U.S. Census Bureau 2013 Ethnic/Race Demographics:
2013 Census Report
U.S. Census Bureau 2013 Ethnic/Race Demographics:
- White (non-Hispanic) (76.5% when including White Hispanics): 58.2%
- Black (non-Hispanic) (many Afro-Caribbean American) : 18.5%
- Hispanic or Latino of any race: 20.3%
- Asian: 2.6% (0.7% Indian, 0.4% Chinese, 0.3% Filipino, 0.3% Vietnamese, 0.2% Japanese, 0.1% Korean)
- Two or more races: 1.6%
- American Indian and Alaska Native: 0.6%
- Native Hawaiian and Other Pacific Islander: 0.1%
As of 2010, 23% of Palm-Beach residents were foreign born (including naturalized American citizens.) Haitians made up the largest population of immigrants, with Cuban exiled refugees coming in second, Mexicans in third, followed by Colombians in fourth place, then Jamaicans, Guatemalans, Canadians, Hondurans, ninth being Peruvians, and Brazilians being the tenth highest group of expatriates. British people, Germans, and Polish people, which had held spots in Palm Beach's top 10 immigrant list of 2000, dropped off the 2010 list, which contained no European countries.
There were 474,175 households out of which 24.90% reported children living in the household, 50.80% were married couples living together without children, 9.70% had a female householder with no husband present, and 35.90% were non-related individuals. 29.20% of all households were made up of individuals and 14.60% had someone living alone who was 65 years of age or older. The average household size was 2.34 and the average family size was 2.89.
Age ranges found in the county were 21.30% under the age of 18, 6.60% aged 18 to 24, 27.00% aged 25 to 44, 22.00% aged 45 to 64, and 23.20% 65 years of age or older. The median age was 42 years. Overall, the female to male ratio was 100:93.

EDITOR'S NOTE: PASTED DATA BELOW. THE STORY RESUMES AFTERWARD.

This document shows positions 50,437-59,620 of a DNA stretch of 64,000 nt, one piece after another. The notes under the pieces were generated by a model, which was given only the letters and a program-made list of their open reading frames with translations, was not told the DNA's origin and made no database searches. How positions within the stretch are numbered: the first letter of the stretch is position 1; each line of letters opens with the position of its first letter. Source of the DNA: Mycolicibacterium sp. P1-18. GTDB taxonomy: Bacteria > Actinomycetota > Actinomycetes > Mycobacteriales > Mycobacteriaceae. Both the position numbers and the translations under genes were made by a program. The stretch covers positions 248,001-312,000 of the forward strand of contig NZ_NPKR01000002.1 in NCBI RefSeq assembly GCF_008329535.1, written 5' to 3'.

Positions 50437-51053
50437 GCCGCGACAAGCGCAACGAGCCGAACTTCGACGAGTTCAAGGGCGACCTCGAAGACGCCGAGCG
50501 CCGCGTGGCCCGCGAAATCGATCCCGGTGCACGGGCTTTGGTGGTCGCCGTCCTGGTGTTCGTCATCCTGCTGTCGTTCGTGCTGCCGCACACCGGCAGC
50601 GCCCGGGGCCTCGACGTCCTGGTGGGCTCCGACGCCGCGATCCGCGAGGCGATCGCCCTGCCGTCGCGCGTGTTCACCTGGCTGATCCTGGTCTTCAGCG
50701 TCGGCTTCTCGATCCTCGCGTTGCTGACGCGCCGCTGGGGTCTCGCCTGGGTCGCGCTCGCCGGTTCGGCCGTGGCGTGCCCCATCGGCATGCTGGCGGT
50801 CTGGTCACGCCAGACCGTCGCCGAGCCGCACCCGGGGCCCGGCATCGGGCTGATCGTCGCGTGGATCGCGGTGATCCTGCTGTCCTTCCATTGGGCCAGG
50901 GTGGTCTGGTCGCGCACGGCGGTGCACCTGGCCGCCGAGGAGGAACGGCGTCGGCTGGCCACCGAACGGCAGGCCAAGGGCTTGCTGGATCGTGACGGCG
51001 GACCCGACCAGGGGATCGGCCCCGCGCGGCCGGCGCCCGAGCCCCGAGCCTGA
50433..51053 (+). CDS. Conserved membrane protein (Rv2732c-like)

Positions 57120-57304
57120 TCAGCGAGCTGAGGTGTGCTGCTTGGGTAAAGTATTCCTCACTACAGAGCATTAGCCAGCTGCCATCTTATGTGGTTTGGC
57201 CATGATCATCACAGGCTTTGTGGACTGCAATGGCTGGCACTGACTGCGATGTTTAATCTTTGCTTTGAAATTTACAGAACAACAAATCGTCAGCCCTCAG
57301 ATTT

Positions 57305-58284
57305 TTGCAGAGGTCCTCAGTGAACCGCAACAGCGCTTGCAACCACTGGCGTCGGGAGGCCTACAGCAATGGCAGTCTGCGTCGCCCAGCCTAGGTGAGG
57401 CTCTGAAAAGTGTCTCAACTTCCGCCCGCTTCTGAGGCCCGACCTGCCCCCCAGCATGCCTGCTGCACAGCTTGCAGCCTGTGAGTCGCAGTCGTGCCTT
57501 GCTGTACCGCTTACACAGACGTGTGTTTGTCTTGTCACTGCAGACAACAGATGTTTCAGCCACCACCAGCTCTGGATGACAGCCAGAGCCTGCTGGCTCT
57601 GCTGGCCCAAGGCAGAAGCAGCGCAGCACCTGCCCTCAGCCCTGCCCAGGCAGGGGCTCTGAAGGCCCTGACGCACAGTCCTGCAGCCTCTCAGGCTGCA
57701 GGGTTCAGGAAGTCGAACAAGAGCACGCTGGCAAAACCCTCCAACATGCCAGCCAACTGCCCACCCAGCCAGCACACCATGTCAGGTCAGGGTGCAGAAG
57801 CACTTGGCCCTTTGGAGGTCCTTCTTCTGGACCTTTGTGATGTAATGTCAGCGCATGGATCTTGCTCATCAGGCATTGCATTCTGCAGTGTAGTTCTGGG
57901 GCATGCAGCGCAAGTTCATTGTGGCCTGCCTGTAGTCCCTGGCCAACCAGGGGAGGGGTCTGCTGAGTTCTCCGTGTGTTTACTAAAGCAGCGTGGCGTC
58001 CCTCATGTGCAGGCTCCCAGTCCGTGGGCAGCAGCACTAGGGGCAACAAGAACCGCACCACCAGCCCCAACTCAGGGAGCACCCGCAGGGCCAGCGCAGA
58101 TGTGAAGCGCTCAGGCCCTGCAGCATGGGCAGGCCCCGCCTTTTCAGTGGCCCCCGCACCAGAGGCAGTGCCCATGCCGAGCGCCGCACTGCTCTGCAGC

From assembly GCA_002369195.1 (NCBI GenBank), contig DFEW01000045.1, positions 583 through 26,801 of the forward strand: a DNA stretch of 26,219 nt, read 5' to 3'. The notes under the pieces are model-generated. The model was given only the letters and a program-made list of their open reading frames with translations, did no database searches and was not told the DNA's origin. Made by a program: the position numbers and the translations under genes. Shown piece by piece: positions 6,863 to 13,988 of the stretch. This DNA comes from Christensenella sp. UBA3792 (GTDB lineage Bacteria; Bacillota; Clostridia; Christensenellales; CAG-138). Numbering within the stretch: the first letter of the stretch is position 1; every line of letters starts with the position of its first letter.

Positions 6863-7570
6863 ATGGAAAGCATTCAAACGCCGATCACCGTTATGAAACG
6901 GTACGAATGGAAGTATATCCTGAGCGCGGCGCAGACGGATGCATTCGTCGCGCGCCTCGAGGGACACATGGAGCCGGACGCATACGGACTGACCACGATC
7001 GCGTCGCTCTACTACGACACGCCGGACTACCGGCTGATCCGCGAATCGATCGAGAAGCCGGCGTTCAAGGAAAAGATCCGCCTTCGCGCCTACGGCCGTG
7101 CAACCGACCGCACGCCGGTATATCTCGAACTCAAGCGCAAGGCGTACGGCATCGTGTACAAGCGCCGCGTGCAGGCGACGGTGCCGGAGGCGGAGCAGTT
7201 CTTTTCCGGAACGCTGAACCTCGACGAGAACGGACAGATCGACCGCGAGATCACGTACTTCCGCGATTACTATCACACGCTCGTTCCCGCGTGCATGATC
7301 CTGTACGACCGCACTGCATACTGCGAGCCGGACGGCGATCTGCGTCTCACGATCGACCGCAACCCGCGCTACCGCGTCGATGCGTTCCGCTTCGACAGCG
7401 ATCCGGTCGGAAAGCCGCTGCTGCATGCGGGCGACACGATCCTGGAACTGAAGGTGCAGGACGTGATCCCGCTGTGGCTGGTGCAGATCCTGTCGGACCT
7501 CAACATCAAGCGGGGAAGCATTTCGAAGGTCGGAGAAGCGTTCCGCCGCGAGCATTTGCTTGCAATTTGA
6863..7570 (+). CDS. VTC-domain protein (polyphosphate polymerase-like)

The median household income was $45,062, and the median income for a family was $53,701. Males had a median income of $36,931 versus $28,674 for females. The per capita income for the county was $28,801. About 6.90% of families and 9.9% of the population were below the poverty line, including 14.30% of those under age 18 and 6.60% of those age 65 or over.
As of 2010, 73.13% of all residents spoke English as a primary language, while 15.69% spoke Spanish, 4.03% French Creole (mainly Haitian Creole,) 1.06% French, 0.94% Portuguese, and 0.54% of the population spoke Italian. In total, 26.87% spoke languages other than English as their mother language.
A number of shopping malls exist throughout Palm Beach County, including the Boynton Beach Mall, the The Gardens Mall, Town Center at Boca Raton, CityPlace, and Mizner Park. Formerly, the Palm Beach and Cross County Malls operated in the county, though they closed in 1997 and 2010, respectively.
Previously W. R. Grace and Company had its headquarters in unincorporated Palm Beach County, near Boca Raton. Prior to its closing, the Boca Raton headquarters had about 130 employees. On January 27, 2011 it announced it was closing the Boca headquarters and moving its administrative staff out of state along with some employees.
Tourists visit during these annual events:
Tourists patronize these sites:
- American Orchid Society Visitors Center and Botanical Garden
- Kravis Center for the Performing Arts
- Jupiter Inlet Lighthouse
- Lion Country Safari
- Morikami Museum and Japanese Gardens, including the Roji-en Japanese Gardens
- Mounts Botanical Garden
- Norton Museum of Art
- Palm Beach Maritime Museum 
- Palm Beach County Library System
- Palm Beach Zoo at Dreher Park
- South Florida Science Museum
The county is governed by a Board of Commissioners. The Board consists of seven commissioners, who are all elected from single-member districts. One of the commissioners is elected Mayor and one of them is elected Vice-Mayor. Commissioners serve staggered terms, and Commissioners from Districts 1, 3, 5, and 7 are elected during presidential election years, while the Commissioners from Districts 2, 4, and 6 are elected in gubernatorial election years.